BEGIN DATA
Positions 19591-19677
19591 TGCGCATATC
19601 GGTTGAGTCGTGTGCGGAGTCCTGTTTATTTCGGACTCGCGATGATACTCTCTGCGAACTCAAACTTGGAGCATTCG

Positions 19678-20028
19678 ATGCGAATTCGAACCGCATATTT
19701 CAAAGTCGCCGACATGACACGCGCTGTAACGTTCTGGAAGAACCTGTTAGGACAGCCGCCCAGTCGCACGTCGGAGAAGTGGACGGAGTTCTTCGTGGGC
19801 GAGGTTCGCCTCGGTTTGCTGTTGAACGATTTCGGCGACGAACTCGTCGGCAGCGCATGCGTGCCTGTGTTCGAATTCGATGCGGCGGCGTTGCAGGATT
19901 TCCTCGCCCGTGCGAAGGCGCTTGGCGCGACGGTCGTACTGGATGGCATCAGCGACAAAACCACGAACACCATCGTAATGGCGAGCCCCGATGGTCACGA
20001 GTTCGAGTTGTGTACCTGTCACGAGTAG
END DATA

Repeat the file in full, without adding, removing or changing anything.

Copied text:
Positions 19591-19677
19591 TGCGCATATC
19601 GGTTGAGTCGTGTGCGGAGTCCTGTTTATTTCGGACTCGCGATGATACTCTCTGCGAACTCAAACTTGGAGCATTCG

Positions 19678-20028
19678 ATGCGAATTCGAACCGCATATTT
19701 CAAAGTCGCCGACATGACACGCGCTGTAACGTTCTGGAAGAACCTGTTAGGACAGCCGCCCAGTCGCACGTCGGAGAAGTGGACGGAGTTCTTCGTGGGC
19801 GAGGTTCGCCTCGGTTTGCTGTTGAACGATTTCGGCGACGAACTCGTCGGCAGCGCATGCGTGCCTGTGTTCGAATTCGATGCGGCGGCGTTGCAGGATT
19901 TCCTCGCCCGTGCGAAGGCGCTTGGCGCGACGGTCGTACTGGATGGCATCAGCGACAAAACCACGAACACCATCGTAATGGCGAGCCCCGATGGTCACGA
20001 GTTCGAGTTGTGTACCTGTCACGAGTAG